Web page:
Project Transformation ties remain strong through the yearsBy ERIC LINDH
Project Transformation has engaged college-age interns in hands-on ministry through after-school and summer day camp programs to low-income children and youth, while helping these interns to discern a call to ministry. The North Texas Conference launched the outreach in 1998 as a key component of an emerging urban strategy.
From the beginning, Project Transformation's goals have been threefold:
To provide young adult interns with ministry exploration and leadership development.
To help under-served children and youth grow in body, mind, and spirit.
To connect churches with low-income communities.
After 13 years of ministry, Project Transformation is seeing its first two goals meld into one. As participating youth grow out of the program after ninth grade, many refuse to say goodbye and instead volunteer in the program. While many high school students might spend their summers parked in front of the television, 58 of Project Transformation's former day camp participants volunteered every day in summer day camp, reading with children and assisting with activities.
Some former participants, now in college, have returned to work as young adult interns, serving the same communities where they grew up. Of the 103 college interns serving with Project Transformation during the summer, four are former participants.
In order to stay connected to and invest in these high school students, Project Transformation launched a pilot program this summer specifically for the high school students who grew up attending its summer day camp.
Of the 58 high school volunteers from Project Transformation's nine church sites, 25 took part in Project Transformation's newly expanded Leader in Training Experience, or LITE, every Wednesday afternoon. In addition to volunteering at the day camp each morning, the volunteers participated in a leadership program designed especially for them.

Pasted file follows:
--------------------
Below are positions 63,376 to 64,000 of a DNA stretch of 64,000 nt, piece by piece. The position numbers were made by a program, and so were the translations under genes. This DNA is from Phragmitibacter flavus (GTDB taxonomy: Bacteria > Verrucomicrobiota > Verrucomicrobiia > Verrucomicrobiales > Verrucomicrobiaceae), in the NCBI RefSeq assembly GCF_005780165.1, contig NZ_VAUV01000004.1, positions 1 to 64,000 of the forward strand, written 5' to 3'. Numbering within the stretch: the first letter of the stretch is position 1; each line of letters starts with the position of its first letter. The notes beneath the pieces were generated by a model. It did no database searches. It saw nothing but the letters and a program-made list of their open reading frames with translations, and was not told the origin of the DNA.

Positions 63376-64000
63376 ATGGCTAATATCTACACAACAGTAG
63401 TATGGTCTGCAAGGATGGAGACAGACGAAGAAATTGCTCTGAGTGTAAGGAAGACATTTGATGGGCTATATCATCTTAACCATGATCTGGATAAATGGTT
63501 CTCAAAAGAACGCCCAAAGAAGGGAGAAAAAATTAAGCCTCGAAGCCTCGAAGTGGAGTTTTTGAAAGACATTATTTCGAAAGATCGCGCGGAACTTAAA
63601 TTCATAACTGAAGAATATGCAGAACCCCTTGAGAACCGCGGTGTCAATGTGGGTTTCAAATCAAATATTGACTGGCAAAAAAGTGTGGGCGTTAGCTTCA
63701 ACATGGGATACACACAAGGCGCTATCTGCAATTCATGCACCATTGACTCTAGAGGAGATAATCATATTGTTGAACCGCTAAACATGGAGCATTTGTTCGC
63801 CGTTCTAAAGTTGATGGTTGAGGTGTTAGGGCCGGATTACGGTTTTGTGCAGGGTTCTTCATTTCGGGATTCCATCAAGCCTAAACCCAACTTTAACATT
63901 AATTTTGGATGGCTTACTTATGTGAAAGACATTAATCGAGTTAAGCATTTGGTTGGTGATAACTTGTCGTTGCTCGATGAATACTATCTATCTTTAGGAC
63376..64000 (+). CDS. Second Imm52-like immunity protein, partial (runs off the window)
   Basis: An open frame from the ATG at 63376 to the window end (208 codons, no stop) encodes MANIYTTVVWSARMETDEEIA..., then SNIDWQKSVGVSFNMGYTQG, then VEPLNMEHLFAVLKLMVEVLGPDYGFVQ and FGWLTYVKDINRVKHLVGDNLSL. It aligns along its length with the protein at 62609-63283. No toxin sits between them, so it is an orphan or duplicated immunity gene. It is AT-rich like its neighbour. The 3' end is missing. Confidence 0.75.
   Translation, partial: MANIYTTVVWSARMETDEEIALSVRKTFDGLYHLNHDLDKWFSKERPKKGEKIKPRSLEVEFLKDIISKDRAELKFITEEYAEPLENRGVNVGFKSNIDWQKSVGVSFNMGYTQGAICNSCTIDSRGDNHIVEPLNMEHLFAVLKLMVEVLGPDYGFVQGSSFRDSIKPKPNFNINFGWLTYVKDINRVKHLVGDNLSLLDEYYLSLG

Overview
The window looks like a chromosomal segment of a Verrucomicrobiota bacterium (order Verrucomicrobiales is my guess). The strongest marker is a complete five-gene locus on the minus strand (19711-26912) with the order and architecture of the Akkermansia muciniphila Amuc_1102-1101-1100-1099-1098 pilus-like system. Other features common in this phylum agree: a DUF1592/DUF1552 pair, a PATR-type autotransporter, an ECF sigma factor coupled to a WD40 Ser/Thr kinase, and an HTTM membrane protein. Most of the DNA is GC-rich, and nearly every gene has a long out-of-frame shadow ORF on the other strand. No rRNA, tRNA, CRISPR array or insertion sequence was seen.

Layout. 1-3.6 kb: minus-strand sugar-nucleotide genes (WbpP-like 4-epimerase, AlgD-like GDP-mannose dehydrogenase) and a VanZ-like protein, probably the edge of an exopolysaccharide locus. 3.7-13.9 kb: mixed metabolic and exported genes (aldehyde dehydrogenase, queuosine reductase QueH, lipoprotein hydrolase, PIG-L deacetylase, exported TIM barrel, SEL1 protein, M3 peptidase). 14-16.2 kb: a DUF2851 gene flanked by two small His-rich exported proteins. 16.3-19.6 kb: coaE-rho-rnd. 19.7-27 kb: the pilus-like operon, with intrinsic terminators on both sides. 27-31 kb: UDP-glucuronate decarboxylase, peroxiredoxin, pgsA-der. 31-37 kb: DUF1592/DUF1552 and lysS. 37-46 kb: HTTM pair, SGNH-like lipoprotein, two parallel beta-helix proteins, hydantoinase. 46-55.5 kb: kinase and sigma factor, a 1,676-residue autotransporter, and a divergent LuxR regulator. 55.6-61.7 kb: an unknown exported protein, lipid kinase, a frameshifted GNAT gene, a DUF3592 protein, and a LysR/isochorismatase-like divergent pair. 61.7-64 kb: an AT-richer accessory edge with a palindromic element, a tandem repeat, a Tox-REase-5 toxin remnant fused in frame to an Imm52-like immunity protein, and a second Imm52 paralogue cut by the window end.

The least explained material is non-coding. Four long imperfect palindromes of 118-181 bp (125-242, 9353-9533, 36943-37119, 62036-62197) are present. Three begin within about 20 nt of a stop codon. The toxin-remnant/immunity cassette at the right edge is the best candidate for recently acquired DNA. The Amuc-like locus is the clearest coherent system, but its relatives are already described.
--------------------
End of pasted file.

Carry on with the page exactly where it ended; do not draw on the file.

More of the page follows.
Led by Project Transformation's summer staff, LITE participants explored their unique leadership skills and how they could channel those into furthering the Kingdom of God. Other weeks included numerous hands-on activities that taught them about respect, diversity, money management and goal-setting. The Rev. Tonya Burton of Perkins Youth School of Theology came to talk about conflict resolution and cross-cultural communication.
LITE participants also led a service project at a local nursing home in Oak Cliff, as well as took a daylong college visit to Southern Methodist University. The teens took an extensive tour of SMU's campus, spoke with an admissions counselor, learned more about becoming a college intern with Project Transformation and reflected on their summer experience.
The hope is that through the skills they learn at Project Transformation, they will not only pursue college and become interns, but also continue on as leaders in their church and communities.
Catherine Evans, former intern and current summer staff member, said that after four summers with Project Transformation, she reflects back on the children she's served. "I'm constantly amazed by how much they have changed me. But none have had quite the same effect as this group of teens has. Their dedication to the program and perseverance throughout several obstacles inspires me."